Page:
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Bible Commentaries
Jeremiah 11

Pett's Commentary on the BiblePett's Commentary

Verses 1-15

YHWH Calls On His People To Hear The Word Of His Covenant And Reminds Them Of The Covenant Curse Which Falls On All Who Fail To Observe It, But Then Draws Attention To Their Failure To Observe It, Indicating That The Resulting Consequences Are Therefore Inevitable (Jeremiah 11:1-15 ).

These words may well have been spoken after the discovery of the Book of the Law in the Temple in the days of Josiah (2 Kings 22:0) as YHWH sought to reinforce what Josiah was doing. This is suggested by the fact that ‘the covenant’ is mentioned five times in the passage, and not previously in Jeremiah (apart from in a reference to the Ark of the Covenant of YHWH in Jeremiah 3:16. Similar clusters will appear again in chapters 31-34). But the emphasis here is especially on the curse which is a part of that covenant (Leviticus 26:0; Deuteronomy 28:0), in order to bring out the reason why YHWH is now about to visit them with inescapable judgment in view of their continual apostasy.

Jeremiah 11:1-2

‘The word that came to Jeremiah from YHWH, saying, “Hear you the words of this covenant, and speak to the men of Judah, and to the inhabitants of Jerusalem,”

Once again it is emphasised that Jeremiah receives ‘the word of YHWH’. And His word was not only for him but for all his fellow genuine prophets (like Huldah, Uriah and Barak). This is brought out by the use of the plural ‘YOU’ which indicates that having heard it they are to proclaim it to Judah. And as we shall see this ‘word’ was in the nature of a reminder to Judah of the curses of the covenant.

Note the continual distinction that is made between the men of Judah and the inhabitants of Jerusalem. Jerusalem was regularly looked on as a separate city, standing on its own, being not strictly a city of Judah but the city of David (the same was also true in New Testament times. See Mark 1:5).

YHWH’s Curse On Those Who Have Broken His Covenant.

Jeremiah 11:3-5

“And say you to them, Thus says YHWH, the God of Israel,”

“Cursed be the man,

Who does not hear the words of this covenant,

Which I commanded your fathers,

In the day that I brought them forth,

Out of the land of Egypt,

Out of the iron-smelting furnace,

Saying, Obey my voice, and do them,

According to all which I command you,

So will you be my people,

And I will be your God,”

That I may establish the oath,

Which I swore to your fathers,

To give them a land flowing with milk and honey,

As at this day.”

The word that was now to be emphasised to Judah and Jerusalem was the curse that backed up and underlined the covenant, referred to in Deuteronomy 27:16-26, and expanded on in Deuteronomy 28:15 ff. ‘Cursed be the man --’ specifically reflects Deuteronomy 27:16. The basic idea is thus to draw attention to Deuteronomy 27:16-26, especially Deuteronomy 27:26 which is the catch all verse following the detail, something which parallels the idea here.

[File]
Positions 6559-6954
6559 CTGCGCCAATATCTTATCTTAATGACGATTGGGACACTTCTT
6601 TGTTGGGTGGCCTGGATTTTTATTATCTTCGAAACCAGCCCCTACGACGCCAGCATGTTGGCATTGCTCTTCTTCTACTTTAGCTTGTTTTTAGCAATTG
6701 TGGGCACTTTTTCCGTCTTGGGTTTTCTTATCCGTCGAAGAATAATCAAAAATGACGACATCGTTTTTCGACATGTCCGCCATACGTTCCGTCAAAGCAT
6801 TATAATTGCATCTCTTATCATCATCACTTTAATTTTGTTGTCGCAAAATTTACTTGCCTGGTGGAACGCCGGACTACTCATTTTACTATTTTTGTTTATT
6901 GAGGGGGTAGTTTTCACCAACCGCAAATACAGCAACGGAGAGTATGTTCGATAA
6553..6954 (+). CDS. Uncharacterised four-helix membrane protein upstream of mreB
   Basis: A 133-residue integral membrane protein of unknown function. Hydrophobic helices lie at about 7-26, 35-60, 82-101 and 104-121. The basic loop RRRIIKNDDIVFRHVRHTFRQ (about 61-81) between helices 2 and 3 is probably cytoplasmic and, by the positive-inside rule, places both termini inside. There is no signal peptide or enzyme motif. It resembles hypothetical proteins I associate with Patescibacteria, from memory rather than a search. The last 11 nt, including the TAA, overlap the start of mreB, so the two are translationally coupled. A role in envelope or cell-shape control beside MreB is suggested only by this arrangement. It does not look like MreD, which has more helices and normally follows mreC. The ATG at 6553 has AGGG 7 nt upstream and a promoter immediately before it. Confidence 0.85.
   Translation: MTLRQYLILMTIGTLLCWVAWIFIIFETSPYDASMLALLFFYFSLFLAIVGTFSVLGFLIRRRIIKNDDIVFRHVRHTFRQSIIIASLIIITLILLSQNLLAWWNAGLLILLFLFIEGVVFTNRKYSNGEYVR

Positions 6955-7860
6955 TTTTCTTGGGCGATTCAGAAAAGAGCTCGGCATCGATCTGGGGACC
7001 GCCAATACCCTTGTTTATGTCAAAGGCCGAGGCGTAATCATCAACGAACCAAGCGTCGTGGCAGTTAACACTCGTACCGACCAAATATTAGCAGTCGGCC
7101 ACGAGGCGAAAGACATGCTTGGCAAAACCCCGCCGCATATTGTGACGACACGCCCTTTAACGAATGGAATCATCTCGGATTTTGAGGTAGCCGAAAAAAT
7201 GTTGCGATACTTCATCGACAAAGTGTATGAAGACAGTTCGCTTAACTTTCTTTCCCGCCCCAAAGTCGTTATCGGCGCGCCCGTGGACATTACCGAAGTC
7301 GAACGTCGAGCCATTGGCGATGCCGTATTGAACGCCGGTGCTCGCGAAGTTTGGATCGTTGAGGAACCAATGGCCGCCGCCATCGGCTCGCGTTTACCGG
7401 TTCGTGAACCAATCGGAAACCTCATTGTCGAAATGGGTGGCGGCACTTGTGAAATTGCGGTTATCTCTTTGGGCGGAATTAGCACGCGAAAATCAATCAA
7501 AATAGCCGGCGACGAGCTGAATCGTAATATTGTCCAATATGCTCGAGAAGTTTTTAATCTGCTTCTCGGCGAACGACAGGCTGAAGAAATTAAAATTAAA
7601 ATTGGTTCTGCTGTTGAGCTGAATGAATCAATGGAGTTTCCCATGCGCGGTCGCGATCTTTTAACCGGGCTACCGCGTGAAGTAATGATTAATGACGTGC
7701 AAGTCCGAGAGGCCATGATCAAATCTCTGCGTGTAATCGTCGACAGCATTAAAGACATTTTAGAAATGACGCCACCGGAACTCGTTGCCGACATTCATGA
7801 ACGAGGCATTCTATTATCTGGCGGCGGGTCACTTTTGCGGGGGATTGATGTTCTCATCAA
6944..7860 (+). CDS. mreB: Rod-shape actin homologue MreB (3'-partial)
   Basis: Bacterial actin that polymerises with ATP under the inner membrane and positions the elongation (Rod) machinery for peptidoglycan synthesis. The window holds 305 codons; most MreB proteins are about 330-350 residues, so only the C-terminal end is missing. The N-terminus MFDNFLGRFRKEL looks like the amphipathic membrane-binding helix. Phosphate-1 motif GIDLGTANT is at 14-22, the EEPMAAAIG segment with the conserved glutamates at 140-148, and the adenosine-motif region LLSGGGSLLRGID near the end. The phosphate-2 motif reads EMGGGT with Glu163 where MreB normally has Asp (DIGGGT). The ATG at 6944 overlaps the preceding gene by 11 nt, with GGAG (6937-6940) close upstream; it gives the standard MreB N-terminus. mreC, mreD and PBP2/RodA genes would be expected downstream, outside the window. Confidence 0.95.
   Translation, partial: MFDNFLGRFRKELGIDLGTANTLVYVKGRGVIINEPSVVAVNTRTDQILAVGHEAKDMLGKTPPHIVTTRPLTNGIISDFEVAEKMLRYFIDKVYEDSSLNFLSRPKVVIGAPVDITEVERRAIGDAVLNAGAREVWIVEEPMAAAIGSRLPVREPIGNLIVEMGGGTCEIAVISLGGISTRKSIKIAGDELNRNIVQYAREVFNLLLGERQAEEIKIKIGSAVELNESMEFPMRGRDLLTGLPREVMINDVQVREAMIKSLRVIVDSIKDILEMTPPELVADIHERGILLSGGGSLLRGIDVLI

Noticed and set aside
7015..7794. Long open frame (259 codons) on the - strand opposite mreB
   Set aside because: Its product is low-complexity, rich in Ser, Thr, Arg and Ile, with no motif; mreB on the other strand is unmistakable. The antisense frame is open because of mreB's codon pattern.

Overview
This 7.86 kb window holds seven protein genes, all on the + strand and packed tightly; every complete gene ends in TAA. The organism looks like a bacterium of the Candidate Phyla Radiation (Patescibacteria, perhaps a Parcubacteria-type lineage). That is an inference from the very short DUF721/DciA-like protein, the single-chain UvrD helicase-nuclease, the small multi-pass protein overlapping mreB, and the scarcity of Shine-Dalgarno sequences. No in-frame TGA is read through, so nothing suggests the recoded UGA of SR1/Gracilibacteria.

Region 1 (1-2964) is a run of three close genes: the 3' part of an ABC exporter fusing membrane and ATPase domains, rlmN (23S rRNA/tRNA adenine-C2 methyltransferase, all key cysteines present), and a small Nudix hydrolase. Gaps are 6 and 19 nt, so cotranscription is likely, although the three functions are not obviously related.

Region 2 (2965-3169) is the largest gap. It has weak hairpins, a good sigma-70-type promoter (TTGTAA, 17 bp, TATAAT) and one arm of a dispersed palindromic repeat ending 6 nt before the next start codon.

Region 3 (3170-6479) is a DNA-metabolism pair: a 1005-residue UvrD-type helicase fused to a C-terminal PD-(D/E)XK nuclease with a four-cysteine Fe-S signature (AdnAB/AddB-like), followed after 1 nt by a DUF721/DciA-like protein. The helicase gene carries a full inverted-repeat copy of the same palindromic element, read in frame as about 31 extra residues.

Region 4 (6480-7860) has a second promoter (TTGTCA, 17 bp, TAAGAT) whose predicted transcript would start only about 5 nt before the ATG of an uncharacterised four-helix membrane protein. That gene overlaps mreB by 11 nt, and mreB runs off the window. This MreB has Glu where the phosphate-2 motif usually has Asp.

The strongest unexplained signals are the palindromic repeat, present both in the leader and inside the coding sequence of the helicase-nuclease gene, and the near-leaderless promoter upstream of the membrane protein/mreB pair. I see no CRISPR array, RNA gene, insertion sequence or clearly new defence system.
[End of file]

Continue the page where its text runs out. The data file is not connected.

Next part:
The words in question were a solemn curse against those who were disobedient to the sacred words of the covenant, and were accepted by the people saying ‘Amen’ (see Deuteronomy 27:16-26 and note Jeremiah 11:5 b below). And the aim of its mention here was to bring out the fact that this curse was now coming into effect. Such curses were a regular feature of covenants, and indeed of many aspects of life.

It is made clear that it was ‘commanded to your fathers’ at the time when they were redeemed from Egypt, with the consequence being that ‘they would be His people and He would be their God’. That had been God’s intention. But it is now being made clear that they had forfeited it by their behaviour (compare Hosea 1:9). This redemption out of Egypt, underlined at Sinai, lay (in the best times and in the hearts of the true remnant at all times) at the very heart of Israel/Judah’s psyche as the Psalms especially bring out. They were to be seen as His people because He had demonstrated that He was their God by redeeming them from Egypt. For the idea ‘So will you be my people, and I will be your God,” see especially Leviticus 26:12, another passage having the curses of the covenant in mind and linked with the redemption from Egypt. Compare also for the idea Jeremiah 7:23; Jeremiah 30:22; Hosea 1:9 and see Deuteronomy 29:15; Leviticus 19:5-6. If this was spoken around the time of the discovery of the Law Book in the Temple both Deuteronomy 27-28 and Leviticus 26:0 would appear to have been included in it.

The hardship of the conditions in Egypt is brought out by the words, ‘out of the land of Egypt, out of the iron-smelting furnace’ (i.e. a furnace hot enough to smelt iron). Life had not been easy there. Reference to ‘out of the iron-smelting furnace’, linked with ‘out of Egypt’ is found in Deuteronomy 4:20, but the phrases are the other way round, and ‘land of’ is omitted. It is not therefore to be seen as a direct citation.

The consequence of the covenant was that they should obey His voice and do all that He had commanded them, and their being His people is seen as depending on that fact. This would then result in His ‘establishing His oath’ (compare for the phrase Genesis 26:3) which He had sworn to their fathers, to give them a land flowing with milk and honey (two natural basic ingredients of life promised regularly from Exodus 3:8 on, in Exodus to Deuteronomy). That He had kept that promise is indicated by the words ‘as at this day’.